Conceptualizing, Measuring, and Theorizing Dynamic De/Centralization in Federations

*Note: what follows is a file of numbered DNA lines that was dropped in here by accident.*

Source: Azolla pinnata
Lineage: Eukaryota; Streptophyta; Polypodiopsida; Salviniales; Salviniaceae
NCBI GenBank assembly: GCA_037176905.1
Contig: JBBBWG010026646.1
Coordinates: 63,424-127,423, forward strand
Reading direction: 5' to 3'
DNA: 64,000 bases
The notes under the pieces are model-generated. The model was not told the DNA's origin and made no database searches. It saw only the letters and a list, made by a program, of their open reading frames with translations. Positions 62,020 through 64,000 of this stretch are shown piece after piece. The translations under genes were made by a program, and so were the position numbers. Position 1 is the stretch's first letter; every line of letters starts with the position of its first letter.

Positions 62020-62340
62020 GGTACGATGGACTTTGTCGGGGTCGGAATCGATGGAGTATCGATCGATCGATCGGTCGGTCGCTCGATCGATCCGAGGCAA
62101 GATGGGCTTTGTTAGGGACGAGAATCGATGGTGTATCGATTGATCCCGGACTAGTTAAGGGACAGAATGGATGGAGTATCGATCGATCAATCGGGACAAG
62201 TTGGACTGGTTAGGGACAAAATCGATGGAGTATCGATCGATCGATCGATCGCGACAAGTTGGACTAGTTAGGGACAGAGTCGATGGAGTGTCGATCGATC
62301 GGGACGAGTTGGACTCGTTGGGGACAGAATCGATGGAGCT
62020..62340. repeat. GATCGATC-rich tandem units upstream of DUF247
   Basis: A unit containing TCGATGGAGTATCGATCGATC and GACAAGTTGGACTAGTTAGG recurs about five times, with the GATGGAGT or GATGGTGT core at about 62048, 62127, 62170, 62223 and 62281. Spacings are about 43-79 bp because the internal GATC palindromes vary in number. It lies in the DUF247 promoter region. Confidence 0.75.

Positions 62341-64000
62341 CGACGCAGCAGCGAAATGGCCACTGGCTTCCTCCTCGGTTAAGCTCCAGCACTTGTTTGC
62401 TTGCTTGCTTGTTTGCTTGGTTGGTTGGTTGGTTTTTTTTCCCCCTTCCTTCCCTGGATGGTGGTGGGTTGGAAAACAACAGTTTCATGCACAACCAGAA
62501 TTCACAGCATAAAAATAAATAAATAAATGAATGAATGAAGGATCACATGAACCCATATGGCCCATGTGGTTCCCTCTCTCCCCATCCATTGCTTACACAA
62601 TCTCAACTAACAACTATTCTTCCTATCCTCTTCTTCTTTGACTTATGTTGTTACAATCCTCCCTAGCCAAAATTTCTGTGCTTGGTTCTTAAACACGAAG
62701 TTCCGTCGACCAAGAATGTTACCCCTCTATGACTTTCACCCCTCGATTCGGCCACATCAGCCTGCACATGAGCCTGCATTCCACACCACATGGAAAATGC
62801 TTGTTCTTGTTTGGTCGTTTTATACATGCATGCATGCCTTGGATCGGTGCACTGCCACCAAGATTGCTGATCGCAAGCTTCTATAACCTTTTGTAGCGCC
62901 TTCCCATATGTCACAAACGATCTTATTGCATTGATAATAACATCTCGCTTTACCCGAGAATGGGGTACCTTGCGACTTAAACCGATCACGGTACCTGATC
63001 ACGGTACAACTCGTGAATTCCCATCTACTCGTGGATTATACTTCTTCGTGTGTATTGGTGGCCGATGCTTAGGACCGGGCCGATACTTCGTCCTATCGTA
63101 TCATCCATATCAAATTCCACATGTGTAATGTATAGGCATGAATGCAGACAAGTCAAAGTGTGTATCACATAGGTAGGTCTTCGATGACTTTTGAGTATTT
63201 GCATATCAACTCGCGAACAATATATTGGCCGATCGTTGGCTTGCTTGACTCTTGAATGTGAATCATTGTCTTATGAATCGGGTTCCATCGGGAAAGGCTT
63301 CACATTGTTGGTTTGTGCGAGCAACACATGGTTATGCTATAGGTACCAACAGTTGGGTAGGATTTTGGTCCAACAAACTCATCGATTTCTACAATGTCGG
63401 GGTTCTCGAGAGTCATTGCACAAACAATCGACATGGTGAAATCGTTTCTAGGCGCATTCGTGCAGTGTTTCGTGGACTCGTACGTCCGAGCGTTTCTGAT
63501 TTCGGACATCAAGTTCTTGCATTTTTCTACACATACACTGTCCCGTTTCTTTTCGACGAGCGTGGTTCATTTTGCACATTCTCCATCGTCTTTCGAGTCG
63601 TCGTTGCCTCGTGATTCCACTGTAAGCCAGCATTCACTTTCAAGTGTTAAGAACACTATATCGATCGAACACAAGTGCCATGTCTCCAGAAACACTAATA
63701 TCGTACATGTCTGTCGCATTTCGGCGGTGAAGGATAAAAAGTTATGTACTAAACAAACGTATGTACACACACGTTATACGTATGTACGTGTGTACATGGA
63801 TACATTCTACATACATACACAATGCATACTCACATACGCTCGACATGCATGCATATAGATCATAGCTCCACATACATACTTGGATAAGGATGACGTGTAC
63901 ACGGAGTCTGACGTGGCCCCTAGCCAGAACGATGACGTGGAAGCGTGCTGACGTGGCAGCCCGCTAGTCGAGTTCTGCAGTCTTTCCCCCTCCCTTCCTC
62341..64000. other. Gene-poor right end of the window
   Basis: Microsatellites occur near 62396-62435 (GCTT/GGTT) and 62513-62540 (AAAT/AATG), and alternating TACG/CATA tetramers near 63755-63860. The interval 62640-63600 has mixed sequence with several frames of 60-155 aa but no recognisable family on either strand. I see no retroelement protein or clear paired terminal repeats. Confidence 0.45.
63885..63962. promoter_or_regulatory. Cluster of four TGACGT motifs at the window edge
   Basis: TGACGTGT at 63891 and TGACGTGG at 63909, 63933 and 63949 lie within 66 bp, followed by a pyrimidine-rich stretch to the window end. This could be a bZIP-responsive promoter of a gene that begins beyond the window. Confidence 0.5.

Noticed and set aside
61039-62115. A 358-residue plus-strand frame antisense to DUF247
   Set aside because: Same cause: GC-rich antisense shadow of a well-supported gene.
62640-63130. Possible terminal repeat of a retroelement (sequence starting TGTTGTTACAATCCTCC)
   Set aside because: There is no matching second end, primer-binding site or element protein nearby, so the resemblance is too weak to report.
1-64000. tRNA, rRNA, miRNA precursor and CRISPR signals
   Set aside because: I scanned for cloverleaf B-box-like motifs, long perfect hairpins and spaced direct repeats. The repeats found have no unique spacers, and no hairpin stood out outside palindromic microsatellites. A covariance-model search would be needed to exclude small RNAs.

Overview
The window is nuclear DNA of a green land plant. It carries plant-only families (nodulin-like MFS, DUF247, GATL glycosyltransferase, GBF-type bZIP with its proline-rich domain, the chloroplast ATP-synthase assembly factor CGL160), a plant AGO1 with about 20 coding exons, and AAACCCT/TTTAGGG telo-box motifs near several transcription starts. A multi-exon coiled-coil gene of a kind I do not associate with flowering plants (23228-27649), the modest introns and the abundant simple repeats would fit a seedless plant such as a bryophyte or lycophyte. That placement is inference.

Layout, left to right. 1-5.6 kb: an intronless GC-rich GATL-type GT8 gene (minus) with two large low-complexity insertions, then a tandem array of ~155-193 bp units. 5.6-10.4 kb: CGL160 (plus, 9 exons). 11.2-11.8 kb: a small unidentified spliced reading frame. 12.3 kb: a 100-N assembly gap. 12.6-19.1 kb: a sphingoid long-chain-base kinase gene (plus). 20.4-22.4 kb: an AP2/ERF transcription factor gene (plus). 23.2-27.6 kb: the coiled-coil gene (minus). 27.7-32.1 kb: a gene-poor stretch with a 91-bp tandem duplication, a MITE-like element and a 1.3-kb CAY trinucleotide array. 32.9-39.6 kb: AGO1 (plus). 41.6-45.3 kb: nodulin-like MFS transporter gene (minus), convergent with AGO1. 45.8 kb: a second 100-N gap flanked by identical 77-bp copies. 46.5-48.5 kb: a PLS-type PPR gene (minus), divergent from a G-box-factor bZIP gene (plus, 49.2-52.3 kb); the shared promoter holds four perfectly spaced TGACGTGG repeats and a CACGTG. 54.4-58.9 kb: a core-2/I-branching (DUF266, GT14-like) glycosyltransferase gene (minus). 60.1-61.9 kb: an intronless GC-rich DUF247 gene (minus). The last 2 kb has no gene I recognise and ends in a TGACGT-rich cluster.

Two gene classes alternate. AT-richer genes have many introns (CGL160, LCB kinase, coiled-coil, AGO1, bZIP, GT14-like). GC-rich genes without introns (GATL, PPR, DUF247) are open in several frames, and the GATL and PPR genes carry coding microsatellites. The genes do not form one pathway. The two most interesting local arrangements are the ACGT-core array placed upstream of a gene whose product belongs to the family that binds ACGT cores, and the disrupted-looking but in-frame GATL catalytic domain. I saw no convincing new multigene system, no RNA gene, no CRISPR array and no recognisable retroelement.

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This article develops a conceptual, methodological, and theoretical framework for analyzing dynamic de/centralization in federations. It first reviews the literature and outlines the research design and methods adopted. It then conceptualizes static de/centralization and describes the seven-point coding scheme we employed to measure it across twenty-two policy areas and five fiscal categories at ten-year intervals since the establishment of a federation. The subsequent section conceptualizes dynamic de/centralization and discusses its five main properties: direction, magnitude, tempo, form, and instruments. Drawing from several strands of the literature, the article finally identifies seven categories of causal determinants of dynamic de/centralization, from which we derive hypotheses for assessment.
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